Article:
Alimony payments received from a spouse or former spouse are considered to be taxable income in the year received. The amount received is reported on Form 1040. Form 1040A or Form 1040EZ cannot be used. The person making the alimony payment may claim a deduction in the year it was paid on Form 1040. The social security number of the recipient must be included on Form 1040.
Do not include child support payments as alimony. If a decree or agreement calls for both alimony and child support and specifies amounts for each, only the alimony is taxable.
You do not have to itemize deductions to deduct your alimony payments. You must claim the deduction on Form 1040. You cannot use Form 1040A or Form 1040EZ. You must provide the social security number of the spouse or former spouse receiving the payments. If you don’t, you may have to pay a $50 penalty and your deduction may be disallowed.
If you are the spouse or former spouse who is receiving the alimony, you must report the full amount as income on your Form 1040. You cannot use Form 1040A or Form 1040EZ. If you do not give your social security number to your spouse or former spouse who is making the alimony payments, you may have to pay a $50 penalty.
|Alimony: Payments are alimony if ALL of the following are true||Not Alimony: Payments are not alimony if ANY of the following are true|
|Payments are required by a divorce or separation instrument.||Payments are not required by a divorce or separation instrument.|
|Payer and recipient spouse do not file a joint return.||Payer and recipient spouse file a joint return|
|Payment is in cash (including checks and money orders).||Payment is:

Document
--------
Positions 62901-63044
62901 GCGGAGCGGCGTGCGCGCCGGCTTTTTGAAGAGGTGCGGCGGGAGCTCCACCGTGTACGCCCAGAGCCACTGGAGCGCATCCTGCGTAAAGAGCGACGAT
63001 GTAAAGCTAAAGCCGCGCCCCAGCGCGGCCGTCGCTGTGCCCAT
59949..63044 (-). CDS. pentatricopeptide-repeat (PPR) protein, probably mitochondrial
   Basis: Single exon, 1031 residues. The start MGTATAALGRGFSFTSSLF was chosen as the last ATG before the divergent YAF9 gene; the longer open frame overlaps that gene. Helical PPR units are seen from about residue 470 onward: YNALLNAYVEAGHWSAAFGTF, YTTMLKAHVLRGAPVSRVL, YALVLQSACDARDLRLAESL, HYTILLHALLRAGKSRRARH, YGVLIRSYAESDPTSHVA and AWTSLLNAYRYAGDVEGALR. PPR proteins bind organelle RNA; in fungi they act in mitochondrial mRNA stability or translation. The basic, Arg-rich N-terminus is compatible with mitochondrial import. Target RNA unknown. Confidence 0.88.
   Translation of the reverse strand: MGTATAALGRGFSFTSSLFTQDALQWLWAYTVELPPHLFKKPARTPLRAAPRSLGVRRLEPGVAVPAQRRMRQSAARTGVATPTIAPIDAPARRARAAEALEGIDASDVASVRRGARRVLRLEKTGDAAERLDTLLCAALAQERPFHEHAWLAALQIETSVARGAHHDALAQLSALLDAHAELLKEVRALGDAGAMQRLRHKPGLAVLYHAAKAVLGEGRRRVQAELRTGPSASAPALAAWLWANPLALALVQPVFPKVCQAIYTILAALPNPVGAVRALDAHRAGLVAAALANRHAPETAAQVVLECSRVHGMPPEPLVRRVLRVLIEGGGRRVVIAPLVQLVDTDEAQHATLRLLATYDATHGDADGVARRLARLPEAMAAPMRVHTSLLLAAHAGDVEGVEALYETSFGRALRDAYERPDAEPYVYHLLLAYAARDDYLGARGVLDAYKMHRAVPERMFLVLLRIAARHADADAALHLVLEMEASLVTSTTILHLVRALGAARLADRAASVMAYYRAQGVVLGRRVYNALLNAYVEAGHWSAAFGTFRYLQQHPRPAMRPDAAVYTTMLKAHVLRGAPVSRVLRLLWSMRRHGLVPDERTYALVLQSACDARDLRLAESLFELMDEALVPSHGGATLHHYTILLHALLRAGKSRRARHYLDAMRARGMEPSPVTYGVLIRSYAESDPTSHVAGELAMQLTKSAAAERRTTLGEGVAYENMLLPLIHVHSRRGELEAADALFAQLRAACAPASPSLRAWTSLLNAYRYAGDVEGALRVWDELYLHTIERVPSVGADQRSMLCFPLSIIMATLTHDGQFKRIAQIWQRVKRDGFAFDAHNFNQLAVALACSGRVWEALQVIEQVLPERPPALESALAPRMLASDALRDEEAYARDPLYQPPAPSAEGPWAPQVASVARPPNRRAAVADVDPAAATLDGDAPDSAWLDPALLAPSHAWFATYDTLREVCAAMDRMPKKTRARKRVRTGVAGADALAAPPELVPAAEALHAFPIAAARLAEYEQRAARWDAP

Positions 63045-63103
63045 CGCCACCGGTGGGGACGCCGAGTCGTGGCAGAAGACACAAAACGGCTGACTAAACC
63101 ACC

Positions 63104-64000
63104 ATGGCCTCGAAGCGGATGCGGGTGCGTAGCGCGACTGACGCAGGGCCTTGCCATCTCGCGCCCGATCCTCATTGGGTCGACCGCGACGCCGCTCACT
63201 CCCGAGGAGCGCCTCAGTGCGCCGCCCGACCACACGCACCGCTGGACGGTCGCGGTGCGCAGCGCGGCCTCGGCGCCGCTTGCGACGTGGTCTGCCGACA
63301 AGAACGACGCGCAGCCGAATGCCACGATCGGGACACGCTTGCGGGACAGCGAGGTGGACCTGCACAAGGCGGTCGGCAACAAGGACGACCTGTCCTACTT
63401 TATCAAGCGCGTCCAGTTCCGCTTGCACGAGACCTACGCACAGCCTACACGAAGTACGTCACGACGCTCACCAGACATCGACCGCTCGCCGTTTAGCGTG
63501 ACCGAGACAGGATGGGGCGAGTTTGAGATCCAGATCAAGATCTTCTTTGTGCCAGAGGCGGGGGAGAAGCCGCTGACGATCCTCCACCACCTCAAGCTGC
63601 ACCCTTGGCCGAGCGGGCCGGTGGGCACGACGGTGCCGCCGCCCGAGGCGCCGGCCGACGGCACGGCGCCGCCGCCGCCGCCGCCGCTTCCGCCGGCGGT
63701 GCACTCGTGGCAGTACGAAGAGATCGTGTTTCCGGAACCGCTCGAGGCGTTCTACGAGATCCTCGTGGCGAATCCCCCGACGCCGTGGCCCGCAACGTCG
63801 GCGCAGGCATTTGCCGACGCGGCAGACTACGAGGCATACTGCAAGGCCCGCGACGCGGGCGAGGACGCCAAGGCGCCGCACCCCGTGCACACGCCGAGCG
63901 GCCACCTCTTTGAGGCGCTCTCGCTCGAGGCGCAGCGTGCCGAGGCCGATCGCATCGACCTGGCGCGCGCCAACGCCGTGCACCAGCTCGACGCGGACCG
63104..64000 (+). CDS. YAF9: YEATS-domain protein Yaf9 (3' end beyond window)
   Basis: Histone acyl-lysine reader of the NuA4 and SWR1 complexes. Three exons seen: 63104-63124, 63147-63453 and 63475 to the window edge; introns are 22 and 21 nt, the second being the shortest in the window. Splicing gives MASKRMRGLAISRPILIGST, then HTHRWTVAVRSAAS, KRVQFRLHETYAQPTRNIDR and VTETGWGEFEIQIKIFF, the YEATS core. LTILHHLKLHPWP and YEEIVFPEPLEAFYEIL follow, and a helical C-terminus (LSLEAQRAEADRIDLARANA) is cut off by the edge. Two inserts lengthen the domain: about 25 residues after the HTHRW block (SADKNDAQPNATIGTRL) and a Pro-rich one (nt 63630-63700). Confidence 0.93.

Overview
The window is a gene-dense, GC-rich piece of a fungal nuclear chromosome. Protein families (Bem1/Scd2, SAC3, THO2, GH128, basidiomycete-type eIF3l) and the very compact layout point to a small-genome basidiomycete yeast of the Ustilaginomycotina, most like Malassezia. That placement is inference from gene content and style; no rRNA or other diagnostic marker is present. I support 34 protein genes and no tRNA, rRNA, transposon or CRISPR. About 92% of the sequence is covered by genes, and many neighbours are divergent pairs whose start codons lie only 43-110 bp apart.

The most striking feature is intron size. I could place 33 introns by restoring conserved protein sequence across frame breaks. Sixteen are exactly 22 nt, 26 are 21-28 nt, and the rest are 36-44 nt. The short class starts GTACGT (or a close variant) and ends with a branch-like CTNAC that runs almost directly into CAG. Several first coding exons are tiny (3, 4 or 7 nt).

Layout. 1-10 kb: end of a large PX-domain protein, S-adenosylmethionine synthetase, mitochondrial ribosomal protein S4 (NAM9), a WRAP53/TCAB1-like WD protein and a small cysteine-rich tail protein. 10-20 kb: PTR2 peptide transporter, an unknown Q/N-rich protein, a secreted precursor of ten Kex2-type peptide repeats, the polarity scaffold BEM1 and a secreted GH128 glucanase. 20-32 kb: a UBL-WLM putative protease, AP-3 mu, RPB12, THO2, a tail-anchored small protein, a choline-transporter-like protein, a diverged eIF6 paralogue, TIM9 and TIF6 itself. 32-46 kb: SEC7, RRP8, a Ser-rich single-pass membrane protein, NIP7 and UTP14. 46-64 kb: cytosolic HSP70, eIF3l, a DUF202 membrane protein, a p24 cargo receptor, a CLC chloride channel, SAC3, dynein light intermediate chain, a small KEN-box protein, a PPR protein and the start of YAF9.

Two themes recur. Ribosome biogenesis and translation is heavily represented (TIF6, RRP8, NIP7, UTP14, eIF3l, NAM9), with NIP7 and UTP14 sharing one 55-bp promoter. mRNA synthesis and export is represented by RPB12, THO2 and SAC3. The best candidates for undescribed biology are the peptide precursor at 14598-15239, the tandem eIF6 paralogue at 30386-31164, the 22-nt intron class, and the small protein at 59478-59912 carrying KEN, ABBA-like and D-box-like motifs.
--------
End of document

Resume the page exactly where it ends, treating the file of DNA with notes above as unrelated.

• Not in cash
• A noncash property settlement
• Spouse’s part of community income, or
• To keep up the payer’s property
|Payment is not designated in the instrument as ‘not alimony.’||Payment is designated in the instrument as ‘not alimony.’|
|Divorced and legally separated spouses are not members of the same household when payment is made.1||Divorced and legally separated spouses are members of the same household when payment is made.1|
|Payments are not required after death of the recipient spouse.2||Payments are required after death of the recipient spouse.2|
|Payment is not treated as child support.||Payment is treated as child support.|
1 A house formerly shared by the spouse is considered one household. Spouses are not treated as members of the same household if one spouse is preparing to leave and does in fact leave no later than one month after payment. Until divorce or legal separation is final, spouses can be members of the same household.
2 If payments can continue after death, the part of the payment that would continue is not alimony whether made before or after death. The divorce or separation instrument does not need to expressly state that payment ceases if liability for payments ends by operation of law.
NOTE: This is a guide on entering Alimony Paid or Alimony Received into Keystone Tax Solutions. This is not intended as tax advice.